run+off+with

  • 1 run off with — (someone) to leave your partner or home to begin a new relationship with someone. He has run off with a woman he met at the office …

    New idioms dictionary

  • 2 run off with — (something) to take something that does not belong to you. The dog ran off with my shoe …

    New idioms dictionary

  • 3 run off with — index carry away, hold up (rob), jostle (pickpocket), kidnap, poach Burton s Legal Thesaurus. William C. Burton …

    Law dictionary

  • 4 run off with — phrasal verb [transitive] Word forms run off with : present tense I/you/we/they run off with he/she/it runs off with present participle running off with past tense ran off with past participle run off with informal 1) run off with someone to… …

    English dictionary

  • 5 run off with — verb a) (someone) To leave with someone with the intention of living with them or marrying them. Usually in secret because other people think it is wrong. The chief accountant has run off with his secretary! b) (something) To steal or abscond. He …

    Wiktionary

  • 6 ˌrun ˈoff with sb — phrasal verb informal to secretly leave a place with someone in order to marry them or have a sexual relationship with them They said Phil had run off with his wife s best friend.[/ex] …

    Dictionary for writing and speaking English

  • 7 run off with — phrasal : to carry off : steal * * * informal steal the treasurer had run off with the pension funds …

    Useful english dictionary

  • 8 run off with — phrasal to carry off ; steal < ran off with the money > …

    New Collegiate Dictionary

  • 9 run off with — (smth) go away with someone, elope My sister ran off with her boyfriend and got married when she was quite young …

    Idioms and examples

  • 10 run off with — he ran off with her money See steal 1. 1) …

    Thesaurus of popular words

  • 11 Run off with — 1. steal; 2. elope; 3. leave one s spouse in order to co habit with another person …

    Dictionary of Australian slang

  • 12 run off with — Australian Slang 1. steal; 2. elope; 3. leave one s spouse in order to co habit with another person …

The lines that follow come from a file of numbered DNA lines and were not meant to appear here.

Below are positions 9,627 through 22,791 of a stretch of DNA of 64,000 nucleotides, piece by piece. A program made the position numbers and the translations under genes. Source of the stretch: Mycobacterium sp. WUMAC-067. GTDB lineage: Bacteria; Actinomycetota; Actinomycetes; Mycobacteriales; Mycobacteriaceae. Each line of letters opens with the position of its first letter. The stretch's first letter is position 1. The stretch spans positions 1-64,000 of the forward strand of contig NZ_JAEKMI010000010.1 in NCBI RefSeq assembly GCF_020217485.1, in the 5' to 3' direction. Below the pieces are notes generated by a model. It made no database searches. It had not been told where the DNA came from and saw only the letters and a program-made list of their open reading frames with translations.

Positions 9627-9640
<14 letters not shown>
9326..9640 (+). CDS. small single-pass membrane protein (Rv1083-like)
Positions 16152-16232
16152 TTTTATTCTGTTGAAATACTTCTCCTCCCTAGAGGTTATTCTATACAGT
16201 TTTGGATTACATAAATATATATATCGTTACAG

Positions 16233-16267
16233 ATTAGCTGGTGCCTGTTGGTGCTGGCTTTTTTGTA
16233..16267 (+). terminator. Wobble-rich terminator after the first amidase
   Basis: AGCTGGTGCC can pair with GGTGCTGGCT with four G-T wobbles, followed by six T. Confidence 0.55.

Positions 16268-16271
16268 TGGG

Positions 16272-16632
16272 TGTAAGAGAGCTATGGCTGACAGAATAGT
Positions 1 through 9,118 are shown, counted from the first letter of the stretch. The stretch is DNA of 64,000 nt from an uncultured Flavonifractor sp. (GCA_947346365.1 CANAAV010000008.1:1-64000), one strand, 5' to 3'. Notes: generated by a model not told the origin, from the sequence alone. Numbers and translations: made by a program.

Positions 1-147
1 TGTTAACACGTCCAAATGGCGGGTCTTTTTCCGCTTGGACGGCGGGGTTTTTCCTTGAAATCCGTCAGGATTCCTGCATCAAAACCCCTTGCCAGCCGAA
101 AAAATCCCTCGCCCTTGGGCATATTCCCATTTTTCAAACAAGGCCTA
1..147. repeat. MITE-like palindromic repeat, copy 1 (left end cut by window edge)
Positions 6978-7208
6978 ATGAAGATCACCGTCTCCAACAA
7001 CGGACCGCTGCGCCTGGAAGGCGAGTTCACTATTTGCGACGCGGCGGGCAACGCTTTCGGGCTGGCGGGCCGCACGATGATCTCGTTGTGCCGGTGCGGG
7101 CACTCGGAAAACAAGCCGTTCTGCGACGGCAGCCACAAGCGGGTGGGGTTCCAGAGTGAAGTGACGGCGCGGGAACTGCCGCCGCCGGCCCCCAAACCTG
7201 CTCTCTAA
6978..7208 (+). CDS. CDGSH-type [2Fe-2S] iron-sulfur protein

English dialects glossary

  • 13 run off with someone — run off with (someone) to leave your partner or home to begin a new relationship with someone. He has run off with a woman he met at the office …

    New idioms dictionary

  • 14 run off with something — ˌrun ˈoff with sth derived to steal sth and take it away • The treasurer had run off with the club s funds. Main entry: ↑runderived …

    Useful english dictionary

  • 15 run off with something — run off with (something) to take something that does not belong to you. The dog ran off with my shoe …

    New idioms dictionary

  • 16 ˌrun ˈoff with sth — phrasal verb to steal something, or to take it without permission …

    Dictionary for writing and speaking English

  • 17 run off with somebody — …

    Useful english dictionary

  • 18 run away with — {v.} 1a. To take quickly and secretly, especially without permission; steal. * /A thief ran away with Grandma s silver teapot./ Syn.: MAKE OFF. 1b. To go away with; elope. * /Mary said that if her parents wouldn t let her marry Phil, she would… …

    Dictionary of American idioms

  • 19 run away with — {v.} 1a. To take quickly and secretly, especially without permission; steal. * /A thief ran away with Grandma s silver teapot./ Syn.: MAKE OFF. 1b. To go away with; elope. * /Mary said that if her parents wouldn t let her marry Phil, she would… …

    Dictionary of American idioms

  • 20 run\ away\ with — v 1a. To take quickly and secretly, especially without permission; steal. A thief ran away with Grandma s silver teapot. Syn.: make off 1b. To go away with; elope. Mary said that if her parents wouldn t let her marry Phil, she would run away with …

    Словарь американских идиом